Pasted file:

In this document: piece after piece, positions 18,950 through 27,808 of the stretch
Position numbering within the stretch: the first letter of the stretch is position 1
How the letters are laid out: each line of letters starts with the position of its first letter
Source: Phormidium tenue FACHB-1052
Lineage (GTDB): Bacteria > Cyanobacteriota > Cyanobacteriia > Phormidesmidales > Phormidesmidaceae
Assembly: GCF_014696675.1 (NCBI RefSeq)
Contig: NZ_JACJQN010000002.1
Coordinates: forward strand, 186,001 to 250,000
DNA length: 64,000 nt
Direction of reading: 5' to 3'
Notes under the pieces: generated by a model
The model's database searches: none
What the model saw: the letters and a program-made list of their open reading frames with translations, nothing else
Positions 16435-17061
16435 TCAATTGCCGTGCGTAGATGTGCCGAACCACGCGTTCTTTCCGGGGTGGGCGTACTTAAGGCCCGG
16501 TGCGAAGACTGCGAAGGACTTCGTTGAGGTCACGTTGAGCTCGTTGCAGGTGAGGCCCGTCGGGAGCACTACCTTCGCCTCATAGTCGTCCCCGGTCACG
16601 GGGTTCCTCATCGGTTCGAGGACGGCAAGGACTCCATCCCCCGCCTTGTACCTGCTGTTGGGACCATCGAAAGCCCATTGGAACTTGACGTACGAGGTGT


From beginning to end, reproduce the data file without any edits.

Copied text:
In this document: piece after piece, positions 18,950 through 27,808 of the stretch
Position numbering within the stretch: the first letter of the stretch is position 1
How the letters are laid out: each line of letters starts with the position of its first letter
Source: Phormidium tenue FACHB-1052
Lineage (GTDB): Bacteria > Cyanobacteriota > Cyanobacteriia > Phormidesmidales > Phormidesmidaceae
Assembly: GCF_014696675.1 (NCBI RefSeq)
Contig: NZ_JACJQN010000002.1
Coordinates: forward strand, 186,001 to 250,000
DNA length: 64,000 nt
Direction of reading: 5' to 3'
Notes under the pieces: generated by a model
The model's database searches: none
What the model saw: the letters and a program-made list of their open reading frames with translations, nothing else
Positions 16435-17061
16435 TCAATTGCCGTGCGTAGATGTGCCGAACCACGCGTTCTTTCCGGGGTGGGCGTACTTAAGGCCCGG
16501 TGCGAAGACTGCGAAGGACTTCGTTGAGGTCACGTTGAGCTCGTTGCAGGTGAGGCCCGTCGGGAGCACTACCTTCGCCTCATAGTCGTCCCCGGTCACG
16601 GGGTTCCTCATCGGTTCGAGGACGGCAAGGACTCCATCCCCCGCCTTGTACCTGCTGTTGGGACCATCGAAAGCCCATTGGAACTTGACGTACGAGGTGT